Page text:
National Geographic and the international polling firm GlobeScan have just conducted their second annual study measuring and monitoring consumer progress toward environmentally sustainable consumption in 17 countries around the world. This quantitative consumer study of 17,000 consumers in a total of 17 countries (14 in 2008) asked about such behavior as energy use and conservation, transportation choices, food sources, the relative use of green products versus traditional products, attitudes towards the environment and sustainability, and knowledge of environmental issues. The top-scoring consumers of 2009 are in the developing economies of India, Brazil and China. Argentina and South Korea, both new additions to the survey, are virtually tied for fourth, followed by Mexicans, Hungarians and Russians. Ranks ninth through thirteenth, the latter a three-way tie, are all occupied by Europeans, as well as Australians in twelfth. Japanese, U.S. and Canadian consumers again score lowest.
The German edition of the report "State of the World 2009: Into a Warming World" of the Washington World Watch Institute was presented in Berlin on 28 April 2009.
A group of EU-funded researchers are counting the costs of the damage caused by invasive species in Europe. In the study published in Frontiers in Ecology and the Environment e-view, they have listed the invasive species that cause the most harm to environment and cost the most money to combat. The ecologists used data from the Delivering Alien Invasive Species Inventories for Europe (DAISIE) project. Ecosystem services are broken down into four categories: supporting major ecosystem resources, such as water and energy cycles; provisioning by producing goods, such as pollination of crops; regulating ecosystem processes, such as water filtration; and cultural or non-material benefits, such as recreation and aesthetics. They produced a list of the top 100 invasive species in Europe by assessing which species had the most impacts in the most categories. Among the top invaders were Canada geese, zebra mussels, brook trout, the Bermuda buttercup and coypu, also known as nutria.
Researchers at UC Berkeley and Texas Tech are out with a new study that predicts climate change will alter global forest fire patters, making some areas more prone to fire while lessening the risk to others. The result could mean big changes for areas that either depend on fire or those that fear it.
The latest Arctic sea ice data from NASA and the National Snow and Ice Data Center show that the decade-long trend of shrinking sea ice cover is continuing. New evidence from satellite observations also shows that the ice cap is thinning as well. Scientists who track Arctic sea ice cover from space announced that this winter had the fifth-lowest maximum ice extent on record. The six lowest maximum events since satellite monitoring began in 1979 have all occurred in the past six years (2004-2009).
The report was presented to the press on 17. March 2009 during the 5th World Water Forum in Istanbul, Turkey. The EEA report 'Water resources across Europe – confronting water scarcity and drought' highlights that while southern Europe continues to experience the greatest water scarcity problems, water stress is growing in parts of the north too. Moreover, climate change will cause the severity and frequency of droughts to increase in the future, exacerbating water stress, especially during the summer months. Excluding illegal water use, Europe abstracts around 285 km3 of freshwater annually, representing on average 5 300 m3 per capita, roughly equivalent to two olympic swimming pools.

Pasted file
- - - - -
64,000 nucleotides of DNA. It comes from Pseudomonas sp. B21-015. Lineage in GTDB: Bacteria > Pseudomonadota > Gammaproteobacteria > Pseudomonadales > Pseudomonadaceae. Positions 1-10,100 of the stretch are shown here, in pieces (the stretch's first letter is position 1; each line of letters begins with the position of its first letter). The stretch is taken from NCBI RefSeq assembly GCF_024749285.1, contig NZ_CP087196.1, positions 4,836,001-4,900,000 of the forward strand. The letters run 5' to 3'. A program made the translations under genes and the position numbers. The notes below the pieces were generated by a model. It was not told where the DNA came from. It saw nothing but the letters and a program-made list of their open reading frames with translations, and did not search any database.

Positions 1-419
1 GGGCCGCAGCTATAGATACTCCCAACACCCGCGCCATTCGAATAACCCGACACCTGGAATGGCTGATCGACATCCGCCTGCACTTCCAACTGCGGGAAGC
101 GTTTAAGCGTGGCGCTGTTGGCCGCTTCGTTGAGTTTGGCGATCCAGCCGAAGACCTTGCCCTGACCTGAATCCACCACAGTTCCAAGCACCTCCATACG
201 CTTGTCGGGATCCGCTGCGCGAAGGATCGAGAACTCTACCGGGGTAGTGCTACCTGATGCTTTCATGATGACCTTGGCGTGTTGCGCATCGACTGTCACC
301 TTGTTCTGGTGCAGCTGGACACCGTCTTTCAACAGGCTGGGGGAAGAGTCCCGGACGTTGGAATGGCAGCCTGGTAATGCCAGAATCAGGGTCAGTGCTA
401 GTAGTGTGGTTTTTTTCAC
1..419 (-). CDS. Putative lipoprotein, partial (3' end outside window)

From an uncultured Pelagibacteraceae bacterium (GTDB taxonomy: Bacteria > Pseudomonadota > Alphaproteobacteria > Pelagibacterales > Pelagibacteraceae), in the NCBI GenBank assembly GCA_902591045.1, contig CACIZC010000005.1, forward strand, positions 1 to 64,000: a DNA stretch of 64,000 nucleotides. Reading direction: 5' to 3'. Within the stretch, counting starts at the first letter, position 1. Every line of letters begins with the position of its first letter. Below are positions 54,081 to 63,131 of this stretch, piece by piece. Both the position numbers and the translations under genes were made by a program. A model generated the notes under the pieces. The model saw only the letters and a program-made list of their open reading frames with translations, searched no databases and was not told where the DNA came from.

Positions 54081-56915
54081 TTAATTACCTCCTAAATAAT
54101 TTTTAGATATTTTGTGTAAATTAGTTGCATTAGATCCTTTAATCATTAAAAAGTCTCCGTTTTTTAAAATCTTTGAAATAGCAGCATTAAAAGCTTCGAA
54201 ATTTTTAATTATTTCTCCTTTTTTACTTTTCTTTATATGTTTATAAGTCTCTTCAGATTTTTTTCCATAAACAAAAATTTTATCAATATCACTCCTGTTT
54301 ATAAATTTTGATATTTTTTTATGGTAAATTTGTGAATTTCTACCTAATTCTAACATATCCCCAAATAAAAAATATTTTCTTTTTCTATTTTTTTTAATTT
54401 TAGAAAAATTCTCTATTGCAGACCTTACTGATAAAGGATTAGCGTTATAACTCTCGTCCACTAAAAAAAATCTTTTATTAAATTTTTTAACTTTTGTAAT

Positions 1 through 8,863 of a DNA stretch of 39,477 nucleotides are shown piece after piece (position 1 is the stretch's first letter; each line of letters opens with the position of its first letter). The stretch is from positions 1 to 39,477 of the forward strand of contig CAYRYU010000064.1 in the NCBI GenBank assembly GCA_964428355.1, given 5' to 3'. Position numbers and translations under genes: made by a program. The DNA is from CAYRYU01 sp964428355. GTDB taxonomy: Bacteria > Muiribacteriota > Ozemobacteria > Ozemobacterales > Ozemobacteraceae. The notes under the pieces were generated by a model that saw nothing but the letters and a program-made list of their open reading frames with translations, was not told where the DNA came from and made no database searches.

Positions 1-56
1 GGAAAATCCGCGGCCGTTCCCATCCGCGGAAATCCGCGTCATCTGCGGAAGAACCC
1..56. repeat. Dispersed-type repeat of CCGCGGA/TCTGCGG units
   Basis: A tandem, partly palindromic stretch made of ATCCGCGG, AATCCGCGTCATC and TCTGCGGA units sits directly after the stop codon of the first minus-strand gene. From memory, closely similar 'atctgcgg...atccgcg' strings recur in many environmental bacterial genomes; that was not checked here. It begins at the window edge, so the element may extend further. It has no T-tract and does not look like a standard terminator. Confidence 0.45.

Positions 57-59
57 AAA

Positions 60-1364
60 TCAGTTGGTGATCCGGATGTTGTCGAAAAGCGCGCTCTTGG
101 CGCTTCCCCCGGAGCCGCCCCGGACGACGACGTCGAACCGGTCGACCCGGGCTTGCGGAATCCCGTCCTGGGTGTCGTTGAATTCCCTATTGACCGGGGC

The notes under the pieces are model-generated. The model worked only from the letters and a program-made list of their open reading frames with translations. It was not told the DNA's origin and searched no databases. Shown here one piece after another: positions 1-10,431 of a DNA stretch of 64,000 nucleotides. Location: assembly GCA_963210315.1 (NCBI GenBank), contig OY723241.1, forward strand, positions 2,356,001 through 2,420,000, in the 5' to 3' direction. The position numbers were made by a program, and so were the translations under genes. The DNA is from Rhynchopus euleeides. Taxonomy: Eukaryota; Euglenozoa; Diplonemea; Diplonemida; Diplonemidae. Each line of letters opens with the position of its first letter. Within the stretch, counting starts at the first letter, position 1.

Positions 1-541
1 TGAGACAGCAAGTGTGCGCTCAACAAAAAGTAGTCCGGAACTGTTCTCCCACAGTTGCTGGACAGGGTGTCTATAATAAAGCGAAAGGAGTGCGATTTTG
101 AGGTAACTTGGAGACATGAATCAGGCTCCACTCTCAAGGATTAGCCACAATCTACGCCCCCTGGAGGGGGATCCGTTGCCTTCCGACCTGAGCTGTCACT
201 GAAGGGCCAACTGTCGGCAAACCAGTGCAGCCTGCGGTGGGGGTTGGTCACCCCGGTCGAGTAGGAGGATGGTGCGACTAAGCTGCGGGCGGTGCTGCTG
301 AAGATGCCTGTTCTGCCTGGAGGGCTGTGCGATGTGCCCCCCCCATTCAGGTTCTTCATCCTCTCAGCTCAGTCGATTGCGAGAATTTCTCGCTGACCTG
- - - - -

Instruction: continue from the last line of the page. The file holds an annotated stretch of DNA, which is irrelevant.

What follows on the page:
Commissioned by Siemens, the Wuppertal Institute examined how a modern metropolis like Munich can drastically reduce the amount of CO2 it emits. Using a specific model urban district, the analysis concretely demonstrates how the transformation to a virtually carbon-free metropolis can be accomplished in terms of infrastructure and technology. Key levers for cutting CO2 emissions are high-efficiency energy applications, in particular in buildings; infrastructure modifications in the areas of heating, electricity and transportation; and a transition to renewable and low carbon energy sources wherever possible.
Businesses will soon not only be leading cars and computers but also chemicals. The Federal Environment Agency (UBA) makes this proposal in its “Sustainable Chemicals” paper. The idea is simple: producers or importers no longer sell a chemical, say a solvent used in platinum production, but instead provide the benefits obtained from the chemical, including its professional and ecological application. After use the supplier recovers the used chemicals, treats them, and handles their ecological disposal. According to the chemical leasing concept suppliers will benefit from providing their know-how and not from the volumes of chemicals sold as in the past.
The Amazon is surprisingly sensitive to drought, according to new research conducted throughout the world's largest tropical forest. The 30-year study, published in Science, provides the first solid evidence that drought causes massive carbon loss in tropical forests, mainly through killing trees. The study was based on the unusual 2005 drought in the Amazon. In normal years the forest absorbs nearly 2 billion tonnes of carbon dioxide. The drought caused a loss of more than 3 billion tonnes. The total impact of the drought - 5 billion extra tonne of carbon dioxide in the atmosphere - exceeds the annual emissions of Europe and Japan combined.
FAO has published the new edition of its biennial report The State of World Fisheries and Aquaculture (SOFIA) as over 60 countries gather in Rome for the 28th meeting of FAO's Committee on Fisheries (COFI). The fishing industry and national fisheries authorities must do more to understand and prepare for the impacts that climate change will have on world fisheries, says the FAO report. Existing responsible fishing practices need to be more widely implemented and current management plans should be expanded to include strategies for coping with climate change.